I am just saying it might not be what you think it is!


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#16 of 23 Old 01-23-2011, 01:49 PM - Thread Starter
 
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Quote:
Originally Posted by samhope View Post


The crunch yoga video has you do kegels while squatting. 




 



That's the one I have. I can't do kegels while squatting. I can do lots other times.

I've had this ever since giving birth to my 2nd child. It just gets way more pronounced when I'm pregnant. Nothing I've done in between pregnancies helps, either. I wish I could afford to go back to a chiropractor but I don't have any money for that right now and my insurance won't cover it. Hopefully, the squatting will help.

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#17 of 23 Old 01-23-2011, 04:09 PM
 
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This thread was fascinating. Squats! Who knew! Thanks ladies! Here I was kegel-ling like maniac trying to not pee  my pants when I cough.


 

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#18 of 23 Old 01-25-2011, 06:20 AM
 
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Very interesting!  Thanks for sharing.  Now, to increase my squat time....smile.gif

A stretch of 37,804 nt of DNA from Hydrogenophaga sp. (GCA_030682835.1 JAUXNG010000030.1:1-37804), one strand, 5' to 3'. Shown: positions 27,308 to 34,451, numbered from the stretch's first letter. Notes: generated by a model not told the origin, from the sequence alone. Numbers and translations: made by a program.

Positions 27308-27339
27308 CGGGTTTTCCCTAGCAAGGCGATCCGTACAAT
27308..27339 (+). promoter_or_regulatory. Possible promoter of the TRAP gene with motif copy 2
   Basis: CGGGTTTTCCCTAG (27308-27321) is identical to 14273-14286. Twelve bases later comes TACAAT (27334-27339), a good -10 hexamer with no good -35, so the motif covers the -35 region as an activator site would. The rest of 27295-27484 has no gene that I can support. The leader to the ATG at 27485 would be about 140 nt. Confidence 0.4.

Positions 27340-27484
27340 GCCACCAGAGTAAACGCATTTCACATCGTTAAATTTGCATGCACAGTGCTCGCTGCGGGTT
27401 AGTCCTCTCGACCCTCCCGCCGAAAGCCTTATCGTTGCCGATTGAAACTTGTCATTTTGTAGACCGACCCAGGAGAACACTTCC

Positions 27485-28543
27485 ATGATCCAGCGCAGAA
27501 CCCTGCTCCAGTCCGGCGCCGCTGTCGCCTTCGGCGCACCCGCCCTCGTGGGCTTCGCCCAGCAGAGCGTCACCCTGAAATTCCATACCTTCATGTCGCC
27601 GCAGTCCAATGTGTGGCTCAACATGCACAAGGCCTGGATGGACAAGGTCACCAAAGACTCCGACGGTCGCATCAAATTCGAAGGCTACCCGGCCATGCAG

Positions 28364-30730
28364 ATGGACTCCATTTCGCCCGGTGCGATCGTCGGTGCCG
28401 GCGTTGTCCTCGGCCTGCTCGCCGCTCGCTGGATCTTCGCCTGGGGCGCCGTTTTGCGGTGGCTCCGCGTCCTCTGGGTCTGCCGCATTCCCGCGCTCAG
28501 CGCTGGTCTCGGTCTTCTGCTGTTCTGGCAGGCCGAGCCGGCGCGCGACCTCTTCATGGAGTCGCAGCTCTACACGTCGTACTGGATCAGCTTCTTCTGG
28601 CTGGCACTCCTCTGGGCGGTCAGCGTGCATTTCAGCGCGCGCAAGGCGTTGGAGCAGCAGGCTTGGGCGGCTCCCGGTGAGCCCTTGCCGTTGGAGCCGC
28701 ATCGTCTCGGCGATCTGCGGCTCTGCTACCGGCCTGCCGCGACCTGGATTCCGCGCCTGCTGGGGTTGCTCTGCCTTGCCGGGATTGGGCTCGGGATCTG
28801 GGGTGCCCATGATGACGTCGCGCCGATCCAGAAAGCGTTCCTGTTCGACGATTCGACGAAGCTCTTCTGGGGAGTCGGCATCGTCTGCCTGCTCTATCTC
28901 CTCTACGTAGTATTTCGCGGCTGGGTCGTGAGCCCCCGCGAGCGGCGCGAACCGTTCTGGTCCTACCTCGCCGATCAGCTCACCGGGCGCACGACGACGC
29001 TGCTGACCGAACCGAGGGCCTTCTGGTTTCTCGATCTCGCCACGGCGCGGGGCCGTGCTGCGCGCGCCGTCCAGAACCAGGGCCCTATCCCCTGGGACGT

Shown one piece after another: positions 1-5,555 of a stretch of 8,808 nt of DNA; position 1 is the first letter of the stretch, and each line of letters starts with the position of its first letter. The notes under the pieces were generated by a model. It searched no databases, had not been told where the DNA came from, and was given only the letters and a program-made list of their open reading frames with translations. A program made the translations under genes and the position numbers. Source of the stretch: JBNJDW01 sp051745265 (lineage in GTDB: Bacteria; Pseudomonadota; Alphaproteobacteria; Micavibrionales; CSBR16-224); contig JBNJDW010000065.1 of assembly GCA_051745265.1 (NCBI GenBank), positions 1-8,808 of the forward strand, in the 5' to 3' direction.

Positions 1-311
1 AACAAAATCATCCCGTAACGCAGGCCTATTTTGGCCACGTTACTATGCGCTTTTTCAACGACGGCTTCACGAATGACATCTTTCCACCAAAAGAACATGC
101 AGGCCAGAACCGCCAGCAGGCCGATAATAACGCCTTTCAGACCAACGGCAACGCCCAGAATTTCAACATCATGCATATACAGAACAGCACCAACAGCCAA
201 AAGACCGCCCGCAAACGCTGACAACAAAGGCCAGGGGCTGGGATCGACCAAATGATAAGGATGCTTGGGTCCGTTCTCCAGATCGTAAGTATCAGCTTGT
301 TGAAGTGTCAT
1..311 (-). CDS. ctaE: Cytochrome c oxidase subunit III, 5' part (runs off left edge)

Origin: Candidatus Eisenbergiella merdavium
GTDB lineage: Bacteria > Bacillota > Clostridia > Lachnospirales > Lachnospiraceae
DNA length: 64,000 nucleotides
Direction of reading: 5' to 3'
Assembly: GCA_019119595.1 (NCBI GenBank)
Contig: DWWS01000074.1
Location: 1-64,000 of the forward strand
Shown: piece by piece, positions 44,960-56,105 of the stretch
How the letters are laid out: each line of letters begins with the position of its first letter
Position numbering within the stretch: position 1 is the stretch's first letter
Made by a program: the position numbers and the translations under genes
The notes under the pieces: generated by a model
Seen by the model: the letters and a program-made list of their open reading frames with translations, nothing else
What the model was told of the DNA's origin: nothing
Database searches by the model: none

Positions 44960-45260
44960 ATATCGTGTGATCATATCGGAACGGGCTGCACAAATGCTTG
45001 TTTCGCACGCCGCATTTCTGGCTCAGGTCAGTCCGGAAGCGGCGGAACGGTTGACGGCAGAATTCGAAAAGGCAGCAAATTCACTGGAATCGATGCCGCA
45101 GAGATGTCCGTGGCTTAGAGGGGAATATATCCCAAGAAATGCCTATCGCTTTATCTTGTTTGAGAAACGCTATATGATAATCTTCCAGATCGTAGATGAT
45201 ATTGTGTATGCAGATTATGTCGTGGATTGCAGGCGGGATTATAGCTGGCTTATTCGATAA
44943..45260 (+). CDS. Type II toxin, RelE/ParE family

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#19 of 23 Old 01-25-2011, 07:05 AM
 
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I'm a full-time prenatal yoga teacher, studying this stuff for years!  When someone has stress incontinence from pregnancy, Kegels don't do it.   In my opinion, they're helpful, as are yoga squats for most people.  

 

But what is *really* *really* helpful is seeing an expert!   Find a physical therapist who specializes in pelvic floor issues, or women's health.  Here in New england, we're fortunate to have a list of specialists, and I tell all the postpartum moms I work with about this.   People are embarrassed to mention this in person, so I just automatically offer the info on my website, etc.  for my students.   ANd I let people know this tidbit -- in parts of Europe, it is the norm to automatically give 6 weeks of PT to a new mom to help her with her pelvic floor, pelvis and hips, back, etc.